The interesting thing about the EDC’s choice in Annual Dinner speakers isn’t that Jim Clifton is internationally known for running a successful business. And although he has written a new book, The Coming Jobs War, about the importance of creating good jobs for our citizens, that’s not it, either. The really interesting thing about EDC’s choice is that Clifton’s company, Gallup, is responsible for bringing the world of StrengthsFinder to employees and leaders (and even kids) across all sectors of economic and civic life. Wait, what am I even talking about? The concept of Strengths in leadership and management can and is changing the way businesses and other large organizations operate. And this particular choice for a keynote speaker demonstrates a belief about the importance of knowing how to attract and retain talented people. Here’s my point:
Raise your hand if you’ve ever had a boss you thought was an awful manager…(pause)…there’s actually a decent explanation for that.
One reason is that in most jobs the reward for being good at that job is a promotion to managing other people who do that job. However, the abilities that make someone a good software engineer are not necessarily the same ones that make a person a good manager. Seems obvious, right? Second, the classic model for managers is to sit down with employees, identify everything they are doing well and everything they are doing poorly and then focus on how to improve the weak areas. The Strengths-based approach says instead, here are the things you do well and are naturally inclined to be good at, let’s focus on making those the largest part of your work and shift the things that aren’t natural strengths to someone else. Imagine how much happier you’d have been with that awful manager if she understood how to manage towards your strengths. The concept of Strengths-based leadership is based on quite a bit of research (details here) and can really create a breakthrough in many workforces—and most importantly in this context, in attracting and retaining talented people. Imagine if San Diego was known not just for great jobs, but for having companies that were great places to work with professional development and growth opportunities and really great managers of people. This is the benefit of a Strengths-based approach to talent. It is why companies like Qualcomm have created entire divisions dedicated to the topic. Qualcomm isn’t just great because it has incredible benefits, yoga studios and farmers markets (though those things are certainly cool). It is a great place to work because, increasingly, it’s leadership puts focus on creating a work environment in which its employees are engaged.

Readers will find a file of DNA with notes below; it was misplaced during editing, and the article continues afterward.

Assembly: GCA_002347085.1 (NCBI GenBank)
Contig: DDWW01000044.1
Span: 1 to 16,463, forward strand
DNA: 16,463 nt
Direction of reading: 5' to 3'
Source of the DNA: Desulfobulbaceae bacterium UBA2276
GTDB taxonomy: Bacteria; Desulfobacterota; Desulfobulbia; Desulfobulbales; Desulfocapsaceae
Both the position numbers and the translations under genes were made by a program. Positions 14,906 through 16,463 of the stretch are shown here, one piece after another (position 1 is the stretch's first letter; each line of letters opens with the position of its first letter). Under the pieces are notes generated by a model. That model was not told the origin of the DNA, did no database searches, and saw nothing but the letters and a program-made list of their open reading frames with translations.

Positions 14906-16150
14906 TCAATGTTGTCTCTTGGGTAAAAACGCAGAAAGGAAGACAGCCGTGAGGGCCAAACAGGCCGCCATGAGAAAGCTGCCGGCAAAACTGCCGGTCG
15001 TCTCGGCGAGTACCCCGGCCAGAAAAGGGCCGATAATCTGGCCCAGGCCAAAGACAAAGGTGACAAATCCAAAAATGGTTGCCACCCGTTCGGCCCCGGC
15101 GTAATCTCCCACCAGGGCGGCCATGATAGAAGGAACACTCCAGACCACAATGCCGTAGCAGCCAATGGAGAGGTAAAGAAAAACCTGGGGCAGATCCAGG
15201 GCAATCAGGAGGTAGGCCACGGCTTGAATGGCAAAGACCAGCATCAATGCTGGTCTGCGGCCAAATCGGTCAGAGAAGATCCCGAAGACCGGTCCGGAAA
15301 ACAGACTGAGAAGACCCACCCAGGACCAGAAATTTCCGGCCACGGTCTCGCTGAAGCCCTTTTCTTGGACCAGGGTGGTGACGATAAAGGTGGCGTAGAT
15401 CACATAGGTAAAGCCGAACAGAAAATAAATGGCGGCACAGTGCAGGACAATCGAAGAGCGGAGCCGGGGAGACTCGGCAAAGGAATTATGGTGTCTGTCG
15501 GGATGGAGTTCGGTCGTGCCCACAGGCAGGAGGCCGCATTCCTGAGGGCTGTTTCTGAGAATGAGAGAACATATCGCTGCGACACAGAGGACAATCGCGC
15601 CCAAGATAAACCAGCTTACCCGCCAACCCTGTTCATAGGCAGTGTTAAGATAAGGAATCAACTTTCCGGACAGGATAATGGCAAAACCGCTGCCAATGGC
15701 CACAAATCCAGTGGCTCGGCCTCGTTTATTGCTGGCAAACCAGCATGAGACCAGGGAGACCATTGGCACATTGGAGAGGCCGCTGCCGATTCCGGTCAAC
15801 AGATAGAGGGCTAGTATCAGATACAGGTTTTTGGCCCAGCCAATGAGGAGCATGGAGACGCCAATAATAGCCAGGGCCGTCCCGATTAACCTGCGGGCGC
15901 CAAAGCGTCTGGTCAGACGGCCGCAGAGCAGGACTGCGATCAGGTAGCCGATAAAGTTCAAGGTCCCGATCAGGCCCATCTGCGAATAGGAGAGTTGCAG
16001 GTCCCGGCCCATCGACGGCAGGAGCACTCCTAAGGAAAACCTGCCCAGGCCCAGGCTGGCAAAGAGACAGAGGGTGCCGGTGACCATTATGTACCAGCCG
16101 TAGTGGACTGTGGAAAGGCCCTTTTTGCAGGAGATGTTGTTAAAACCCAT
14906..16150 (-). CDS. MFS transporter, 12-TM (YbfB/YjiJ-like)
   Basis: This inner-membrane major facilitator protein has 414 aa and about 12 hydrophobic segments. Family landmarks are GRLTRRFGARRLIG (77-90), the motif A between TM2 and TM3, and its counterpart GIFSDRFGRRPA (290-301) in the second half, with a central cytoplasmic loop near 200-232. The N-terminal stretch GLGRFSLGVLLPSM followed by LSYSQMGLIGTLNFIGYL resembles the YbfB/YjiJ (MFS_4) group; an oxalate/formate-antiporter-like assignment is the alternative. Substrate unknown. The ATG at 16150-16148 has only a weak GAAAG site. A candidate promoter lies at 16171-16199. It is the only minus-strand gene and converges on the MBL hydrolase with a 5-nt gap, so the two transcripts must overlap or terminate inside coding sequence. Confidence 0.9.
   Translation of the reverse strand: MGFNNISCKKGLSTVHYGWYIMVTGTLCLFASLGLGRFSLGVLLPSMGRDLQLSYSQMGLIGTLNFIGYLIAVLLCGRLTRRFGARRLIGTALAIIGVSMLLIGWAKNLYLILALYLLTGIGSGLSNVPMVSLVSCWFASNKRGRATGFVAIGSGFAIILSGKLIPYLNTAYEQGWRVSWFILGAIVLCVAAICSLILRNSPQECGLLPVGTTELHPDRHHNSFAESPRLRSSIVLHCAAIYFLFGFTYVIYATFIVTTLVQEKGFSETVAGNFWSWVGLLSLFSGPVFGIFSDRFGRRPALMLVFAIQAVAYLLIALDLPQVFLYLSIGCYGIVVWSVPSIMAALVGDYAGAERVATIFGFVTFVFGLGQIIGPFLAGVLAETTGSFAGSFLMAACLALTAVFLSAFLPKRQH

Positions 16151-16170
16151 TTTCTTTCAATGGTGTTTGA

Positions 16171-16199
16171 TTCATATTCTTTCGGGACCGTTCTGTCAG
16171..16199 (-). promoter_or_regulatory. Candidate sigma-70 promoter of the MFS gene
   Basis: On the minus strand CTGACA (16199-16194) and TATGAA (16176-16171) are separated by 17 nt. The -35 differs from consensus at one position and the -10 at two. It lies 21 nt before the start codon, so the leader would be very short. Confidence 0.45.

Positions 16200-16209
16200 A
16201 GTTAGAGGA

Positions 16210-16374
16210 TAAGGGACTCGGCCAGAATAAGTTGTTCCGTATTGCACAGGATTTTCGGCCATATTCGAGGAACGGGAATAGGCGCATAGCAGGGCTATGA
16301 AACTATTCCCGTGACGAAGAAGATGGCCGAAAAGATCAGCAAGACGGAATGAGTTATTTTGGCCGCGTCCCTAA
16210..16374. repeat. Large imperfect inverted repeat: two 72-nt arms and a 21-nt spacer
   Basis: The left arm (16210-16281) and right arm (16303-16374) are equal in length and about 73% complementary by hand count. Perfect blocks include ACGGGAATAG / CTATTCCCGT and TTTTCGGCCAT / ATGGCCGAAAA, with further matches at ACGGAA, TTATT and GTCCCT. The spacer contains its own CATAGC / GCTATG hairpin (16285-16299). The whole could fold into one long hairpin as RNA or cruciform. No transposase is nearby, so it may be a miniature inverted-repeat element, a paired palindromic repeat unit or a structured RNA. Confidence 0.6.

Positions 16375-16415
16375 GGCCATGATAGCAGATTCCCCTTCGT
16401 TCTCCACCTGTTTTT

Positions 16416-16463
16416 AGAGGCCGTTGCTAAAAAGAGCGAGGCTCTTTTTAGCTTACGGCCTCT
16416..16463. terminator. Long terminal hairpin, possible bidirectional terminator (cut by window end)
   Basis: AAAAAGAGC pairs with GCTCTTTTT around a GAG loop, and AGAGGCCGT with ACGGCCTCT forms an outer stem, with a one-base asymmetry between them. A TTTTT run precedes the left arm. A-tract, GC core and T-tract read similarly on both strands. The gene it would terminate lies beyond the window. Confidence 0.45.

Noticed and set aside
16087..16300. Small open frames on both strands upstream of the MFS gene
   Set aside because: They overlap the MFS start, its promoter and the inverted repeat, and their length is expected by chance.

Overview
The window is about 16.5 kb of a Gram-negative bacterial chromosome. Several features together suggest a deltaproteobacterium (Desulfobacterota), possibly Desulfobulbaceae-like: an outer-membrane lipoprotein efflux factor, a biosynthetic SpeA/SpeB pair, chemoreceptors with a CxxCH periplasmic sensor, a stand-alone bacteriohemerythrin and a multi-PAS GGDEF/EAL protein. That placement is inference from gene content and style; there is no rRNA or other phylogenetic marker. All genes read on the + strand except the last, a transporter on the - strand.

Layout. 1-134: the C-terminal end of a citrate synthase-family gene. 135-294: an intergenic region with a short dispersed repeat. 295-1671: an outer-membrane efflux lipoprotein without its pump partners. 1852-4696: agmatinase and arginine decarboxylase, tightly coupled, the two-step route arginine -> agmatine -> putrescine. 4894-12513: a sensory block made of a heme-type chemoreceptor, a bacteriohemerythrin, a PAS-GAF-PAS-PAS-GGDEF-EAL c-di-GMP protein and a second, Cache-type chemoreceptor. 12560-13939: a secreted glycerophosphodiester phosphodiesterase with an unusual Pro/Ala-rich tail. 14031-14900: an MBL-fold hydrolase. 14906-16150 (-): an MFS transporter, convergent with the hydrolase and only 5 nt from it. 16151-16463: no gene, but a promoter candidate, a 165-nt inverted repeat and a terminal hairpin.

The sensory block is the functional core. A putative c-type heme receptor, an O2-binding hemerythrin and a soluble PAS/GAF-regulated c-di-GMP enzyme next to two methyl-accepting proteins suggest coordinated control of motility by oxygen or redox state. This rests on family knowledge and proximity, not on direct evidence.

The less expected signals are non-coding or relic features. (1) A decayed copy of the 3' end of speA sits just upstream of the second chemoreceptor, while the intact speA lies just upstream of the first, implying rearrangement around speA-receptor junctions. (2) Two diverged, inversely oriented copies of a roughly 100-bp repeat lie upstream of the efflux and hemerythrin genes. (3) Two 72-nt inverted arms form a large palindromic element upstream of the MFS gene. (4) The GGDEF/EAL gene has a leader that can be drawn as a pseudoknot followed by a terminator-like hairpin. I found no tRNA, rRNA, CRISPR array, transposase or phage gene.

Fortunately for me, my wife does this stuff for a living so I have a Strengths consultant across the dining room table. It has shaped the way I interact with people I work for and with professionally and personally and has profound impacts on business and government. And it is one reason I think EDC is poised to really help shape San Diego’s economic future. That Jim Clifton is keynoting the EDC’s Annual Dinner on May 29th amid a push by EDC and other regional groups to create good-paying jobs for all San Diegans and in our bi-national border region is no surprise. What may surprise some is the unique perspective Mr. Clifton and his Gallup colleagues bring to the world of talent management and leadership and how that may really be the key for shaping San Diego’s future ability to attract and retain talent.